Large companies often have an unfair advantage in their dealings with consumers, and some take advantage of that imbalance to cheat consumers, cut corners to provide inferior or defective products, and conduct business in other ways that harm consumers. Thankfully, California law helps to level the playing field by providing remedies for consumers who are deceived or otherwise harmed through fraud, defective products such as lemon law claims, and certain other actions. If you were a victim of harm caused by one of these companies, call one of the Los Angeles consumer protection claim attorneys at Frontier to get help with your case.
Call (800) 437-7991 or contact Frontier online to schedule your free consultation with our firm.
The California Legal Remedies Act (CLRA) is one of the most powerful pieces of legislation protecting California consumers. The CLRA prohibits a long list of specific behaviors in the sale of or attempt to sell goods and services in California, and provides consumers harmed by those behaviors with a wide range of possible remedies.
Some of the prohibited behaviors include:
The statute also places limitations on very specific business transactions, such as the home solicitation of home equity loans for senior citizens and the involvement of home improvement contractors in the negotiation of loan terms.
Unlike some consumer protection statutes, the CLRA provides significant remedies for consumers, including:
The statute also specifically provides for class actions on behalf of all consumers who have been similarly harmed.
While the CLRA provides remedies for specifically-listed types of misrepresentation in the sale of goods and services, California law also provides a general cause of action for deceit or intentional fraud.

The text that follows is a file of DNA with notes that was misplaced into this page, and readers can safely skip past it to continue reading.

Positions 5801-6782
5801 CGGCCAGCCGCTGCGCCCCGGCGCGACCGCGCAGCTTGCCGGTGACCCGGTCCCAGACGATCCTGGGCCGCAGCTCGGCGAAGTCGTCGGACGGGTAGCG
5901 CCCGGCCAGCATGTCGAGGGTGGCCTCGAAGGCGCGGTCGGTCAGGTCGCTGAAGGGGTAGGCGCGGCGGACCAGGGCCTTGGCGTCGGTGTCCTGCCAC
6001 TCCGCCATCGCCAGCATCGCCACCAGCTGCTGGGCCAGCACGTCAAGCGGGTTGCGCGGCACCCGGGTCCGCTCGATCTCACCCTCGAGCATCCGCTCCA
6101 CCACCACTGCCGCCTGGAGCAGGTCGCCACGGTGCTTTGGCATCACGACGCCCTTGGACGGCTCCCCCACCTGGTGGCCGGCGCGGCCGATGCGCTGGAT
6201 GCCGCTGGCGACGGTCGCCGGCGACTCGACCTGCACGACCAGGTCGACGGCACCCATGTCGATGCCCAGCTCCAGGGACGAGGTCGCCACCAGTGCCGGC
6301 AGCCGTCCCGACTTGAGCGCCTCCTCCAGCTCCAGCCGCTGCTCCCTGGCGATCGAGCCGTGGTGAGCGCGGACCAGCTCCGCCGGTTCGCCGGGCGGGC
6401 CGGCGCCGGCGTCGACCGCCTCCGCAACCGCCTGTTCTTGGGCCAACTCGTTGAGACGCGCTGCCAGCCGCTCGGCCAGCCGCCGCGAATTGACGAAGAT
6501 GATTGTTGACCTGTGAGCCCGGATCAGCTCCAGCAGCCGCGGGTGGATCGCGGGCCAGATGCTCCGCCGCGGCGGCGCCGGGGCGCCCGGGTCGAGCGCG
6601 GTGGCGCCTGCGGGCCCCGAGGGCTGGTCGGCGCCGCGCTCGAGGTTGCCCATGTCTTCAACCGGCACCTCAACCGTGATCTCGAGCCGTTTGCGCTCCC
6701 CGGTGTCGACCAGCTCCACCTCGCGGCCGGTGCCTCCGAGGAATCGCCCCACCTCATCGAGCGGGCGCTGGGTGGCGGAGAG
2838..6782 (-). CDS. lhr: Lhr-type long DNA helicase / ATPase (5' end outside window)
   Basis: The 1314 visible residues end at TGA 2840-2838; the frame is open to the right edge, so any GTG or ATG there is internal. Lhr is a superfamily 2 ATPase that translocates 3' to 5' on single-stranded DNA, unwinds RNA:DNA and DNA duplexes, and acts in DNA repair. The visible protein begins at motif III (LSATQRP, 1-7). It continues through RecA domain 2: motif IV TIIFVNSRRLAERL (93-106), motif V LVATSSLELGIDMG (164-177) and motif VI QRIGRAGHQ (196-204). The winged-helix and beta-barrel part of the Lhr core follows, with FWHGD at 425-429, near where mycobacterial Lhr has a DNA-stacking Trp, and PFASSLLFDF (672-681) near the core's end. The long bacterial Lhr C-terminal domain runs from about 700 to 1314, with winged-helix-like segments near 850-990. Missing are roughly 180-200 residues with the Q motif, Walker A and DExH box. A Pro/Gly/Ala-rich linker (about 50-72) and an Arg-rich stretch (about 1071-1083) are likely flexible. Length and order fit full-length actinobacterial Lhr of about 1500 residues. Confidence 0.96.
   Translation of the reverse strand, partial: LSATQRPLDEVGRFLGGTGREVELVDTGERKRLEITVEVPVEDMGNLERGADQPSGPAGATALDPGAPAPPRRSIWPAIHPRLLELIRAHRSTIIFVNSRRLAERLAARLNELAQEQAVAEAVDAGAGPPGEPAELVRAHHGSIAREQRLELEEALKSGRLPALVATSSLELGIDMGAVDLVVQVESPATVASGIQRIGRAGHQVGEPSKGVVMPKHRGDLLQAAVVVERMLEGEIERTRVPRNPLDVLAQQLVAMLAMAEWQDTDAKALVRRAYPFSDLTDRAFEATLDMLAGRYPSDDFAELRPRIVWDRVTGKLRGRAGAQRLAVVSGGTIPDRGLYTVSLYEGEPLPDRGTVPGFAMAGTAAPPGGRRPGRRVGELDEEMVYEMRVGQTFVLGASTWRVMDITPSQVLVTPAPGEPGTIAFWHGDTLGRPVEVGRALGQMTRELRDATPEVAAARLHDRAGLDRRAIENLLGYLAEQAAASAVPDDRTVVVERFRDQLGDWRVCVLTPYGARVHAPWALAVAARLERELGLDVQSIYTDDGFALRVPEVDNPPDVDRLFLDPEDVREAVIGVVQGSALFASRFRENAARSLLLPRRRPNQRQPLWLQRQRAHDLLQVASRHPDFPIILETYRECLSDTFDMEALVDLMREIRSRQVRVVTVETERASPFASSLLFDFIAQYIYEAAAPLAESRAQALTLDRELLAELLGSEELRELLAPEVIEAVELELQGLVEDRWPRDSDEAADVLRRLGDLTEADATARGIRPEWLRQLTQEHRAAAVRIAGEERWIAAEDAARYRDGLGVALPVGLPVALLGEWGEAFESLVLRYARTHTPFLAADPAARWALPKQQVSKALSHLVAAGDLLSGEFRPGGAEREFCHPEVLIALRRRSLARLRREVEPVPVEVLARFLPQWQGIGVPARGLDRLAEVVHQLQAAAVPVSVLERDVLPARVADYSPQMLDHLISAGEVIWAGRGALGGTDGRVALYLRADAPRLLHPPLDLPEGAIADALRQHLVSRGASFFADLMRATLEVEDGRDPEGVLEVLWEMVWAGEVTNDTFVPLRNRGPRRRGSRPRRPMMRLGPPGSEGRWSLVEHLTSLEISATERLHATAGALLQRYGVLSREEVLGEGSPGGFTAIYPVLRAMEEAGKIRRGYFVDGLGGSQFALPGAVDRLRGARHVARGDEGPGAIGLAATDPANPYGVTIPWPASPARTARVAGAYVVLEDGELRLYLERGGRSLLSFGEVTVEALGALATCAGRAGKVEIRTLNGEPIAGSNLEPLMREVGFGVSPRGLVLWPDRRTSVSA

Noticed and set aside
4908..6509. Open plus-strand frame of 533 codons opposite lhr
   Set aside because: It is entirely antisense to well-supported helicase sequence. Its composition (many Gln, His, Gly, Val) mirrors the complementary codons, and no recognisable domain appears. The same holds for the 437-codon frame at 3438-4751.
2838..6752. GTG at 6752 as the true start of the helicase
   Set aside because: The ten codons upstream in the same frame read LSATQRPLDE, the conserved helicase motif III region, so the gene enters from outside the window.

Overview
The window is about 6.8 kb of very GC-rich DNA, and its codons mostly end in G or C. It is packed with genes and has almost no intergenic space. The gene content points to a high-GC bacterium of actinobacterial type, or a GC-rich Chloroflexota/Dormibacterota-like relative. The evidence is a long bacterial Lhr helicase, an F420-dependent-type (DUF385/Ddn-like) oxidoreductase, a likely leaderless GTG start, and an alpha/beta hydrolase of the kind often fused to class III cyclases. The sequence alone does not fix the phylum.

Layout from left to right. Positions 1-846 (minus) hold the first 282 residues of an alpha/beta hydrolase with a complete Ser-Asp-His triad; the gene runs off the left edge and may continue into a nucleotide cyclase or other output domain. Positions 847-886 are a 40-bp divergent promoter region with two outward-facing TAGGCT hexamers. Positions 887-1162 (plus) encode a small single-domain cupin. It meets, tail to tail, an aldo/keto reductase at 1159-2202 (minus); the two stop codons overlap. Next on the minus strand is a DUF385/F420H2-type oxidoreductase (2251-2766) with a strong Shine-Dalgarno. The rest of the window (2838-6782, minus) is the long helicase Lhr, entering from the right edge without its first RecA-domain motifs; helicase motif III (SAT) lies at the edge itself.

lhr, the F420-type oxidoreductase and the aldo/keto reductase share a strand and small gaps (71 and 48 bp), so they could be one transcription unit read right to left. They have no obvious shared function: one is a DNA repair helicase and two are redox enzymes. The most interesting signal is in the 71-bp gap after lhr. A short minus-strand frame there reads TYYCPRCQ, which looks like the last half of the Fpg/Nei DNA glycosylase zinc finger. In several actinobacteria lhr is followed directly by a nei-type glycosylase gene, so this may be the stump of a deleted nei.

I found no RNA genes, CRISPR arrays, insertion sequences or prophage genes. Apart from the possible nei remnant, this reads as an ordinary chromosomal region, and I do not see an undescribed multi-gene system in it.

In a typical personal injury claim, such as a car accident or trip and fall accident, the injured party generally must prove that someone else was negligent in order to recover damages. Product liability is different. In most cases, the manufacturer, seller, and everyone in the chain between is “strictly liable” for damage done by a defective product. That means the injured person doesn’t have to show that the manufacturer, seller, or anyone else was negligent.
All they must prove is that:
There are three different ways a product can be defective under the law:
Despite the strict liability law, product liability cases can be complicated. Establishing that a product was defectively designed or manufactured often requires expert witnesses with specific technical or scientific knowledge. When you work with an experienced California product liability law firm, your attorney can take the lead in identifying and securing the assistance of qualified experts.
Call (800) 437-7991 or contact Frontier online. Whether you were victim to dishonest business practices or harmed by a defective product, you should consult an attorney who is experienced in protecting consumer rights.